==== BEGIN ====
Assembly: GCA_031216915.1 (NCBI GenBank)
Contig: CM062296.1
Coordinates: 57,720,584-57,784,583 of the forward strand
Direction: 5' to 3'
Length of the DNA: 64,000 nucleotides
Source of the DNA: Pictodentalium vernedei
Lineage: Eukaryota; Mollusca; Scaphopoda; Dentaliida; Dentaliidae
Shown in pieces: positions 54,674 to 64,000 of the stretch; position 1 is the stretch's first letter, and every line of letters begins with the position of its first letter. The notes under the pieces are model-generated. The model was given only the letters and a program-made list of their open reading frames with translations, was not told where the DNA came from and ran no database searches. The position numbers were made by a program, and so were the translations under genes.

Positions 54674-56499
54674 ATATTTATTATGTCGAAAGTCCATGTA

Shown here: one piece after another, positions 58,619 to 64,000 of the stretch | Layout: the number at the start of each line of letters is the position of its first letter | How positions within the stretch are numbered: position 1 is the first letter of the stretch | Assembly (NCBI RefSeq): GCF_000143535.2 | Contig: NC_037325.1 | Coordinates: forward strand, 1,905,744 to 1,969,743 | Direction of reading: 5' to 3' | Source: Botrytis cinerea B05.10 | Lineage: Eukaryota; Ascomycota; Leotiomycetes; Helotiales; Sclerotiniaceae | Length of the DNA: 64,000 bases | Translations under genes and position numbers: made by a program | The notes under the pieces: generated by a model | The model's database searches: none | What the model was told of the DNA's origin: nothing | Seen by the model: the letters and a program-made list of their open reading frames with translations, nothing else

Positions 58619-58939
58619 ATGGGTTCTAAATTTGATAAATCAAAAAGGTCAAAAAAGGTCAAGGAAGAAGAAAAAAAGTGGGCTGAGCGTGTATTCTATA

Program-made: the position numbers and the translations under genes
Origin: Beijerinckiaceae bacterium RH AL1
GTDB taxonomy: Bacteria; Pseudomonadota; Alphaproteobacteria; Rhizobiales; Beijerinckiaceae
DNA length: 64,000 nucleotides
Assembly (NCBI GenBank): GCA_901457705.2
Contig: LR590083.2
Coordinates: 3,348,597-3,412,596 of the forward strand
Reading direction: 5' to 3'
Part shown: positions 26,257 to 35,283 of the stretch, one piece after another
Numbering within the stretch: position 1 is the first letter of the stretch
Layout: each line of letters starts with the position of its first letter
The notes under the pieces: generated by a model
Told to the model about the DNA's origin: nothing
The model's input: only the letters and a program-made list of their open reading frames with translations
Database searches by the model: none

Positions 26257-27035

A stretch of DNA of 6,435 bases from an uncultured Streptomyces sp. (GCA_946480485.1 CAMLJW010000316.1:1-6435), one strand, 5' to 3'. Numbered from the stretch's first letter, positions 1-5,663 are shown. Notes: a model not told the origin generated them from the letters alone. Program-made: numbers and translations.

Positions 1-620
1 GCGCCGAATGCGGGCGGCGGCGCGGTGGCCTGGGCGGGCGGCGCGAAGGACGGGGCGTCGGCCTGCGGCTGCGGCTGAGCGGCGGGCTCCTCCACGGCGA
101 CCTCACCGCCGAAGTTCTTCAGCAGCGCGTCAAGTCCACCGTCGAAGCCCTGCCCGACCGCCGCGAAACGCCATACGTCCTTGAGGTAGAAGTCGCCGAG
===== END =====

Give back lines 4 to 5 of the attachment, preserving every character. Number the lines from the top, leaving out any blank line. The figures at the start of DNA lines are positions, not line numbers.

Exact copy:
Direction: 5' to 3'
Length of the DNA: 64,000 nucleotides